How do you perform water changes with sink siphon?

sayhy2mark33

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Nov 12, 2007
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Hi all, I use a sink-driven siphon system to take water to and from my tank. This was easy to do because I was on well-water (no chlorine so no pre-treatment necessary). However now, I will be moving to an area that uses city water, and the water will need to be treated to remove chlorine before being introduced into my planted tank. Thus, I don't think I can directly run water from the sink into the 55gal tank, via siphon. Do I need to use a bunch of buckets and treat them and wait? Sounds horribly tedious. What do you all do?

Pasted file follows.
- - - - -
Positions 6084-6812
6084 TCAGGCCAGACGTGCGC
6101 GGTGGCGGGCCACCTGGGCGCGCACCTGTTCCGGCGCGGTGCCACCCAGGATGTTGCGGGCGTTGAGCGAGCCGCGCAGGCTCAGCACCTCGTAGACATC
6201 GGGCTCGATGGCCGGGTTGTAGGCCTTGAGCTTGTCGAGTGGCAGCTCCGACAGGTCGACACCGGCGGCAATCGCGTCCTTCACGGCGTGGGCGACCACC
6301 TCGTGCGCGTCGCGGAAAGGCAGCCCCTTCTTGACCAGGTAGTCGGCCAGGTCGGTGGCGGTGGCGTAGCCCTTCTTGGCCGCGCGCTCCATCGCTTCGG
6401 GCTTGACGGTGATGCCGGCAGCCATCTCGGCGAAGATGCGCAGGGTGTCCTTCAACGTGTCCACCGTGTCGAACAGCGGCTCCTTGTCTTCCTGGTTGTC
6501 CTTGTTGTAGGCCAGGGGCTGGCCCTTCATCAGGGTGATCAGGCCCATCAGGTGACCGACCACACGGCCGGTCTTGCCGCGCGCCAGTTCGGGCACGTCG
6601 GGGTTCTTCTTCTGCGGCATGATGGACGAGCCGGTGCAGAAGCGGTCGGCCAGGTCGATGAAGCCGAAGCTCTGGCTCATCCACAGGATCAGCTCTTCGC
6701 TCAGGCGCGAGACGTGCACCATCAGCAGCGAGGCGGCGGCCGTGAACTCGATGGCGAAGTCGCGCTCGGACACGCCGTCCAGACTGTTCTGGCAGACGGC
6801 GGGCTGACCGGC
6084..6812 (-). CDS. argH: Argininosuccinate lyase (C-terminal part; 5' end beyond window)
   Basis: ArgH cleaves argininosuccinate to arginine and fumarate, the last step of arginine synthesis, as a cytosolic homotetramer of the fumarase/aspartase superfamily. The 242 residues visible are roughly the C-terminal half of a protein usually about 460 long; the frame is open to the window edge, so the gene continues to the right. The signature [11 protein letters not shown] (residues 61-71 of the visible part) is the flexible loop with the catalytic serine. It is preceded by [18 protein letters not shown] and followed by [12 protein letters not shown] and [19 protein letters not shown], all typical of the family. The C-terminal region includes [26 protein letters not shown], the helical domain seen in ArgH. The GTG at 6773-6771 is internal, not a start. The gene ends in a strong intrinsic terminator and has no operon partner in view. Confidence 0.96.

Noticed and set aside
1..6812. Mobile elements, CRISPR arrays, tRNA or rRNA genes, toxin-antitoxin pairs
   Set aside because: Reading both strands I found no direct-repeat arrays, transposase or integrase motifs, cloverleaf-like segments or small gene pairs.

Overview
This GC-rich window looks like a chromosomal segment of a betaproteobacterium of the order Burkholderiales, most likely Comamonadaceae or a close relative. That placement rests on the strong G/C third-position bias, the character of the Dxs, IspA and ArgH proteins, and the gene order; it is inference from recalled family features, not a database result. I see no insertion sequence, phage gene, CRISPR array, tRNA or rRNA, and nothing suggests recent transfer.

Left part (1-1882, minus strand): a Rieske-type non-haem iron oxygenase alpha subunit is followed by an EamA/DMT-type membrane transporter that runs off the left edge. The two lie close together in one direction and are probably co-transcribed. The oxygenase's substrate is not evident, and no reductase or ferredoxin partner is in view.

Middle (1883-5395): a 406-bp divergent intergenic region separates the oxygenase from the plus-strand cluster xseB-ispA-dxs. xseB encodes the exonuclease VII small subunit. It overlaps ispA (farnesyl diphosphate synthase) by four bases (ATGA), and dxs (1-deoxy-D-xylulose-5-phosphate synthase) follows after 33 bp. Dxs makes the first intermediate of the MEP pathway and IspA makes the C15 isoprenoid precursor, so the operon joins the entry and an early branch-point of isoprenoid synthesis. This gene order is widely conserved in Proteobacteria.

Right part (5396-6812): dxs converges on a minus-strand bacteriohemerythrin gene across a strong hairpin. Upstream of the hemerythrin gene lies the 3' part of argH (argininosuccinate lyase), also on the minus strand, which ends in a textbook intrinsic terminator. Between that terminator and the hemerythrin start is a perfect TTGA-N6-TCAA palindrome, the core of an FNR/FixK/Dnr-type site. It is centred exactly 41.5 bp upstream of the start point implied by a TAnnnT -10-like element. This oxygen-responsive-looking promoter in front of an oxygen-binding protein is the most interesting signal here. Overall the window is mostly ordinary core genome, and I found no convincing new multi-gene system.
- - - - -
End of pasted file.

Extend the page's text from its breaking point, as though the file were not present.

rusticitas

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I'm very interested in this question as well. Since I've always had small tanks (2.5-20gal) , and I never understood how one can go from faucet to tank directly without dechlorination, I ended up just getting a ~20g bucket from a restaurant supply store and I fill that the night before I do water changes. I have an older, small powerhead I stick in there to circulate around an older 150+W heater, just to help get it up to temp and aerated. I also drop in dechlor as per directions.

Using one of those python siphons for w/c would be handy, but I don't understand the issue with dechlorinating!
 

raun

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Nov 7, 2007
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Its really not that big of a deal. I usually keep the flow from the faucet low to try and prevent temperature shock and add decholor straight to the tank. There's no need to be a member of the bucket brigade; your fish will be fine.